Template:Infobox European university ranking Ghent University is consistently ranked among the best universities in Belgium (top 3) and worldwide (top 200). In the 2009 THE–QS World University Rankings (From 2010 two separate rankings will be produced by the Times Higher Education World University Rankings and the QS World University Rankings) list of the top 200 universities in the world, Ghent University was ranked in 136th place. In the Times Top 50 Life Sciences Universities 2011-2012, Ghent ranked 36th. In the 2010 QS World University Rankings[6] it was ranked 192nd, whereas the 2011 rankings placed it at 165th.[7] In the Times Higher Education World University Rankings of 2010, it was ranked 124nd. An overview of the last years:

Year Rank (change)
2005 218
2006 141 (Increase 77)
2007 124 (Increase 20)
2008 136 (Decrease 12)
2009 136 (Steady)
2010 192 (Decrease 56)
2011 165 (Increase 27)
2012 106 (Increase 59)
2013 90 (Increase 16)

Ghent University was ranked 89th among world universities by the Academic Ranking of World Universities in 2012.[8] The Academic Ranking of World Universities (ARWU), commonly known as the Shanghai ranking, is a publication that was founded and compiled by the Shanghai Jiaotong University.The rankings have been conducted since 2003 and then updated annually. An overview of the last years:

Year Rank (change)
2003 99
2004 101–152 (Decrease)
2005 101–152 (Steady)
2006 102–150 (Steady)
2007 102–150 (Steady)
2008 101–152 (Steady)
2009 101–152 (Steady)
2010 90 (Increase)
2011 89 (Increase)
2012 89 (Steady)
2013 85 (Increase)

Ghent was also placed among top 95 universities in the world according to the Russian based Global University Ranking.[9]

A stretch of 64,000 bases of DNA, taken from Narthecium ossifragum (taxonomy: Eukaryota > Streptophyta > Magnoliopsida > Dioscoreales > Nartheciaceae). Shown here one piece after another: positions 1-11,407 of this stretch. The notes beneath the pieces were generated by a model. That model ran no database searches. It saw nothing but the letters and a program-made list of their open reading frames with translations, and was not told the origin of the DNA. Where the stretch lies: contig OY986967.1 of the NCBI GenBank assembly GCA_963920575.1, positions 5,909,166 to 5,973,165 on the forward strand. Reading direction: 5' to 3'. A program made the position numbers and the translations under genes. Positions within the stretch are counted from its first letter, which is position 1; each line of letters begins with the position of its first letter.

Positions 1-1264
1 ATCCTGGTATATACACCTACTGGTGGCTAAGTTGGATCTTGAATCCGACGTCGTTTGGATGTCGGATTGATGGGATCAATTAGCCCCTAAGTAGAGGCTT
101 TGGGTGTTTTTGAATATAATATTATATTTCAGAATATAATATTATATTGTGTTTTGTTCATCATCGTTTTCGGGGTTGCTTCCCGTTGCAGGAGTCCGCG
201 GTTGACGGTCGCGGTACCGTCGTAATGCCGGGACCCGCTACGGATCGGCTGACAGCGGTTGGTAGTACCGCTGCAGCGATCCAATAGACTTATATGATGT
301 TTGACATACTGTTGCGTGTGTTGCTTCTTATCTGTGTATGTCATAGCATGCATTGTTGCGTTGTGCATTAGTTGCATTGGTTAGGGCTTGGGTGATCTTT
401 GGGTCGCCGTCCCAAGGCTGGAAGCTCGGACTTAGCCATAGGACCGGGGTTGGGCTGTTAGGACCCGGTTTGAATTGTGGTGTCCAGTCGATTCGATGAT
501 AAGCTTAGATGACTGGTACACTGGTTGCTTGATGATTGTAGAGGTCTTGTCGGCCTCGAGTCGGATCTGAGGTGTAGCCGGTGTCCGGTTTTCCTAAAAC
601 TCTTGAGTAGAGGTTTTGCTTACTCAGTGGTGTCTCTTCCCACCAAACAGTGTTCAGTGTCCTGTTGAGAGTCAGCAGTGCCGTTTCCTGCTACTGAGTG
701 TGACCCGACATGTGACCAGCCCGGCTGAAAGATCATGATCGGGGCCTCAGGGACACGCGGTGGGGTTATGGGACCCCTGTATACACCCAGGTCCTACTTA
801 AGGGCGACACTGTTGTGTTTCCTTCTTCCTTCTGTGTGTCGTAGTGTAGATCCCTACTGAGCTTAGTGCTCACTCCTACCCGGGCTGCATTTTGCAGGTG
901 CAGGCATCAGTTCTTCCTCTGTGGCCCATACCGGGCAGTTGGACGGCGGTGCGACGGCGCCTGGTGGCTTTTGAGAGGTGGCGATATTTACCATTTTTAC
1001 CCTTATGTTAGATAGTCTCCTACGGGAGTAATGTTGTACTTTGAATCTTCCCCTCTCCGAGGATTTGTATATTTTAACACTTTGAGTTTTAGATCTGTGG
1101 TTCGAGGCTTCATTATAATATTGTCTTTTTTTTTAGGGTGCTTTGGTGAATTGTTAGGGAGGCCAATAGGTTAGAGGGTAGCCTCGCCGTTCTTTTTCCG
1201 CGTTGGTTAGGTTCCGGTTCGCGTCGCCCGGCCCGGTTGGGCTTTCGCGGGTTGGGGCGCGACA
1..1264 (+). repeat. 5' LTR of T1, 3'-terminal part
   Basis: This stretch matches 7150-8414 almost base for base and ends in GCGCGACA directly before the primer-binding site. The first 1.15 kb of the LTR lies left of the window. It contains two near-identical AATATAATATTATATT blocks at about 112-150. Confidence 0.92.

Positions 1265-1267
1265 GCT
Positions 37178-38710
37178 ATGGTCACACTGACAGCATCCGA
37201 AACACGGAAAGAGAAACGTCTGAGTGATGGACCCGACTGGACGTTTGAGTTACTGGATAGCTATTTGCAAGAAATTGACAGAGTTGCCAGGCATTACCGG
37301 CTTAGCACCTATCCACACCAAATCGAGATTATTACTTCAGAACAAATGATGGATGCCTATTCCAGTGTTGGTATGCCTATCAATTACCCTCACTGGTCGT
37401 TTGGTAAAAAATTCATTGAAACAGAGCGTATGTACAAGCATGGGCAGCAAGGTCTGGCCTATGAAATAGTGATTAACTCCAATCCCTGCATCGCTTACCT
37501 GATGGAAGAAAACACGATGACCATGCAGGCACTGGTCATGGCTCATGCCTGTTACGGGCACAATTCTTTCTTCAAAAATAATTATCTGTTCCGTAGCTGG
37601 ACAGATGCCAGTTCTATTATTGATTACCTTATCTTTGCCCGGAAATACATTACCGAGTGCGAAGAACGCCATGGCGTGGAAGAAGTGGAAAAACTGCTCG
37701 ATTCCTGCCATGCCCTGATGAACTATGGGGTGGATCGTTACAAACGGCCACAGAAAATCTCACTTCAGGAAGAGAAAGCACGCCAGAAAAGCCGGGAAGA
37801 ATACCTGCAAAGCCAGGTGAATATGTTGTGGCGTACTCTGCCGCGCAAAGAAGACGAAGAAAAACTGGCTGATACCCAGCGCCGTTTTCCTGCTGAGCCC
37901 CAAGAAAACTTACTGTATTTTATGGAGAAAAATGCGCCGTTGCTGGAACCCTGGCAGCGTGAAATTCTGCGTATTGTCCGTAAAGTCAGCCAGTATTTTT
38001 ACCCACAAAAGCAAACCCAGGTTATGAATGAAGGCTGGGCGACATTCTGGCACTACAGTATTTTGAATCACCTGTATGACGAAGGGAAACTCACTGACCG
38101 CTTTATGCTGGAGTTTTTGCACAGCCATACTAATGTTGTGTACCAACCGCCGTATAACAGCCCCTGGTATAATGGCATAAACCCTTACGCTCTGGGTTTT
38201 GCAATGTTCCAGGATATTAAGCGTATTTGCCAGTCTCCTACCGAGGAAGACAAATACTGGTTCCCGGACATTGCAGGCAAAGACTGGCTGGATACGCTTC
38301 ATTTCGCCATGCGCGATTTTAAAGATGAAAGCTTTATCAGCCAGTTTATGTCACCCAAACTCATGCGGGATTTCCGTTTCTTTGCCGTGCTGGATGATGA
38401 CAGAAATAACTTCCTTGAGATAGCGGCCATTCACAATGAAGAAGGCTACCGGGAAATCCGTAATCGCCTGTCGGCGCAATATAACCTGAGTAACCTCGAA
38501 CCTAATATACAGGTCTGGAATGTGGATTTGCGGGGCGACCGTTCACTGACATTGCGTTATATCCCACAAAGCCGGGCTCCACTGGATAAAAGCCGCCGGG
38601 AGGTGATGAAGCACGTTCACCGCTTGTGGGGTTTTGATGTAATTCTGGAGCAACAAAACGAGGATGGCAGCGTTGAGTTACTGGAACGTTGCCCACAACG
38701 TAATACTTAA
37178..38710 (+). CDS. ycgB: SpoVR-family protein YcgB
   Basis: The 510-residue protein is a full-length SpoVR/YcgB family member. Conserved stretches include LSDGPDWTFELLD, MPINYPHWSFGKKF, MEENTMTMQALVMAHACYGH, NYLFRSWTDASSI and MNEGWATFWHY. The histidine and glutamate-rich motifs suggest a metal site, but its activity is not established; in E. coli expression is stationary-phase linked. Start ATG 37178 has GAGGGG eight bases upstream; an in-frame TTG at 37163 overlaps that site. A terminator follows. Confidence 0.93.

Notable alumni

Notable faculty

See also

Notes and references

External links

  • More information about higher education in Flanders/Belgium (in English)
  • Find an officially recognised programme of this institution in the Higher Education Register
  • THE Rankings – Ghent University(2008)
This article was sourced from Creative Commons Attribution-ShareAlike License; additional terms may apply. World Heritage Encyclopedia content is assembled from numerous content providers, Open Access Publishing, and in compliance with The Fair Access to Science and Technology Research Act (FASTR), Wikimedia Foundation, Inc., Public Library of Science, The Encyclopedia of Life, Open Book Publishers (OBP), PubMed, U.S. National Library of Medicine, National Center for Biotechnology Information, U.S. National Library of Medicine, National Institutes of Health (NIH), U.S. Department of Health & Human Services, and, which sources content from all federal, state, local, tribal, and territorial government publication portals (.gov, .mil, .edu). Funding for and content contributors is made possible from the U.S. Congress, E-Government Act of 2002.
Crowd sourced content that is contributed to World Heritage Encyclopedia is peer reviewed and edited by our editorial staff to ensure quality scholarly research articles.
By using this site, you agree to the Terms of Use and Privacy Policy. World Heritage Encyclopedia™ is a registered trademark of the World Public Library Association, a non-profit organization.